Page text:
There are two categories of antivirus, broadly speaking: free apps and ones you must pay for. In this article, we’re focusing on the freebie software and, specifically, on what it actually does to keep you safe online. But in answering that, another way to look at this is what free antivirus doesn’t do – and how paid-for apps can provide extra coverage.
Because as we’ll see, the extras you get with a premium product are the main difference between the two categories. Although as will become equally clear, the defenses provided by a free antivirus – at least one from a reputable security software vendor – are not to be sniffed at.
Today's best free security download is Avira Free Antivirus
Avira takes the title of our favorite freebie right now - beating out all the competition including Microsoft Defender. In addition to scoring brilliantly for pure protection from independent test labs, it also comes with a whole host of features like scam protection, password manager and even a free VPN.
The basic function of a free antivirus – or how any antivirus app works, for that matter – is to run protective routines that will detect any intrusion or suspect occurrence on your PC, and stop anything malicious in its tracks before it does any damage.
This is achieved via what’s normally referred to as the antivirus engine of the app, which provides real-time protection for your system, scrutinizing any files as they arrive or processes that start up. It uses what are known as ‘definitions’ (which you can think of as fingerprints of malware), and if anything suspect is spotted, it’ll take swift action and shut down the offender by quarantining it.
Antivirus definitions are updated very regularly to keep pace with newly emerging strains of malware, but a good antivirus engine will also employ heuristic technology as a backup and safety net. This can spot potential malware by its very behavior, and so the idea is it can catch anything which is so new that it doesn’t have its definition (fingerprint) available in the antivirus engine.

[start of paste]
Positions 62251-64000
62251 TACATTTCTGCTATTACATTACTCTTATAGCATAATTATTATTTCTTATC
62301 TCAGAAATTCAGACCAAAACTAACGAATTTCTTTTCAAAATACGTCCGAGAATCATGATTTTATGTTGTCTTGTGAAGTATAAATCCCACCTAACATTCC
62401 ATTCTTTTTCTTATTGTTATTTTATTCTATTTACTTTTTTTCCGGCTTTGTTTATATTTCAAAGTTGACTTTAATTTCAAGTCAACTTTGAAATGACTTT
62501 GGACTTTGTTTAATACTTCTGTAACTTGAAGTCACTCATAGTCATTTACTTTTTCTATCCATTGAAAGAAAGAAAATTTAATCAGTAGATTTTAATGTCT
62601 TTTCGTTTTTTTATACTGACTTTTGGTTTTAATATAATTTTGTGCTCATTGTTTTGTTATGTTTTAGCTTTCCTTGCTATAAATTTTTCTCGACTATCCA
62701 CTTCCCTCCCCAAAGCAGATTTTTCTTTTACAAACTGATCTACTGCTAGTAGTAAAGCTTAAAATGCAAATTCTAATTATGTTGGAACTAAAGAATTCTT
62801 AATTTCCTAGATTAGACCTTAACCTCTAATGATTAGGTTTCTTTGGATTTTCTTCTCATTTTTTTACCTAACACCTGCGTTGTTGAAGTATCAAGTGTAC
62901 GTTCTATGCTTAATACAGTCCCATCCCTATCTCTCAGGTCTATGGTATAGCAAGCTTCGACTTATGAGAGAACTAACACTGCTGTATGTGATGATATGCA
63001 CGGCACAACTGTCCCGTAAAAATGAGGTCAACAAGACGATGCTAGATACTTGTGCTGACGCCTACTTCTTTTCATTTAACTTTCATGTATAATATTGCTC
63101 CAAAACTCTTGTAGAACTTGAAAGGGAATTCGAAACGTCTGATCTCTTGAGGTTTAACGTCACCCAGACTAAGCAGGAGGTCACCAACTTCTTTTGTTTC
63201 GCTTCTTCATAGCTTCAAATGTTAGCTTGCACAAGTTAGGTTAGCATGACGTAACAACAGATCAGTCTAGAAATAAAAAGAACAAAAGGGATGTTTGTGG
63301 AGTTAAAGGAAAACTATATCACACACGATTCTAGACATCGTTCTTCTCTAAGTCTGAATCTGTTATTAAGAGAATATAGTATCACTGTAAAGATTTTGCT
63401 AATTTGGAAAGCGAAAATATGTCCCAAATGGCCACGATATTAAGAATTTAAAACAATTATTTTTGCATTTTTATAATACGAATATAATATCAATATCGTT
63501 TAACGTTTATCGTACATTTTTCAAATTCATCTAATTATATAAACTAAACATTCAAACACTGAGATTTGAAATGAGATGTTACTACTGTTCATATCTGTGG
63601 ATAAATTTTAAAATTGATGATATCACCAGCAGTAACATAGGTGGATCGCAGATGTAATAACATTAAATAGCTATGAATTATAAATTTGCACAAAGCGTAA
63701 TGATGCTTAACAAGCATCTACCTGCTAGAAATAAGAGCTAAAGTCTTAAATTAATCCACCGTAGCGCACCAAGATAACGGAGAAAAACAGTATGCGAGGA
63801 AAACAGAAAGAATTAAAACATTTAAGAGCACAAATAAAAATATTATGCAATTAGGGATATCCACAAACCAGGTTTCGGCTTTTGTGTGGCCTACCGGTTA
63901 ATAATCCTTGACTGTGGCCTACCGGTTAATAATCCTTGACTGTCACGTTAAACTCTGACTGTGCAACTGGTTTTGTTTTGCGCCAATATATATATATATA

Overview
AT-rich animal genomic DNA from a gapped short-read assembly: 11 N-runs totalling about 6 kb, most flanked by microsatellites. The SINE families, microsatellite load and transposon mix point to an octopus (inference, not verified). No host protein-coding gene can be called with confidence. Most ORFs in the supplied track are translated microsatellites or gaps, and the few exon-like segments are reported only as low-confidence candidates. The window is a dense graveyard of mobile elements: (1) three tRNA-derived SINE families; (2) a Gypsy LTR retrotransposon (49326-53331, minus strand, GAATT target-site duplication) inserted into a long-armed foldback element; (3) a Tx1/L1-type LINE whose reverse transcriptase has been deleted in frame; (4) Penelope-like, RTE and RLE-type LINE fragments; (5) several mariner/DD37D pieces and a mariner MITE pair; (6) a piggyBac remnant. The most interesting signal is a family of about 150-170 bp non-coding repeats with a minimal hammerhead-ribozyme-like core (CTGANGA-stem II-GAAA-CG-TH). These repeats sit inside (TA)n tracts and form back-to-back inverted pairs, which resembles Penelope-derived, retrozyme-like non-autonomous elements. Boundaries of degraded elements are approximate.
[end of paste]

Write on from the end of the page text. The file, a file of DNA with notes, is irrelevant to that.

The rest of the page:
Therefore, the antivirus engine has two main lines of real-time defense, keeping your PC or smartphone constantly protected. Plus away from that real-time protection, you can manually run a scan for malware – a deep and thorough one if you wish – at any time.
That’s how a good free antivirus works... like the ones in our best free antivirus list. And here’s the key thing about free antivirus from a reputable high-quality provider: you’re actually getting exactly the same core protection as you are from the paid app in terms of that antivirus engine. Which is nice considering you’re paying nothing for the privilege.
While free antivirus apps might provide the same strong fundamental defenses as premium efforts, as we mentioned at the outset, what freebies lack is all the extras that paid products bristle with.
You’ll get a lot more features with the paid-for version from any given software maker, and rightly so – after all, paying users should get more. That’s only fair. But don’t get the impression that free antivirus apps only give you a barebones set of features; they do much more than this.
In fact, some free antivirus products come with a decent helping of additional features, like a firewall, dedicated anti-phishing or web protection, and the likes of an integrated password manager. Some security firms even include a VPN – albeit with inevitable restrictions on the data allowance – with their free app, such as Avira Free Antivirus. Or you may get a basic system of parental controls, as with Sophos Home Free.
So, while you obviously won’t get everything with a free antivirus app compared to a paid one, you’ll often get some pretty enticing extras delivered. All of this additional security coverage will help keep you safer and more secure online, above and beyond the solid core antivirus protection that any given free app delivers (or should deliver).
- Read more: How to choose the best antivirus for you
On the negative front, one unwelcome thing that many folks might expect a free antivirus to do is bombard them with adverts, because after all, there’s not really any such thing as a free lunch, right? You’ve got to pay somehow, in time or being hassled, if not money?
While it’s true that many free apps do use advertising as a way of monetization and creating a revenue stream, antivirus apps or otherwise, a good free antivirus will keep this kind of activity to a minimum. Indeed, some of the top-rated free antivirus programs out there don’t show any ads at all.
What does free antivirus software do?
Most importantly, a free antivirus ably polices your PC, and provides core antivirus protection – both real-time and on-demand scanning – which is equal to that of paid-for apps (at least when it comes to the reputable security brands out there).
That said, premium antivirus products will go well beyond that fundamental protection to deliver a whole host of additional features – but equally, free antivirus does a surprising amount in terms of providing nifty extras, depending on the exact app you’re looking at, of course.
As ever, try to go for a highly rated provider – check out our free antivirus roundup to see our top picks – and remember that one of these apps will ensure robust protection for your PC.
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Darren is a freelancer writing news and features for TechRadar (and occasionally T3) across a broad range of computing topics including CPUs, GPUs, various other hardware, VPNs, antivirus and more. He has written about tech for the best part of three decades, and writes books in his spare time (his debut novel - 'I Know What You Did Last Supper' - was published by Hachette UK in 2013).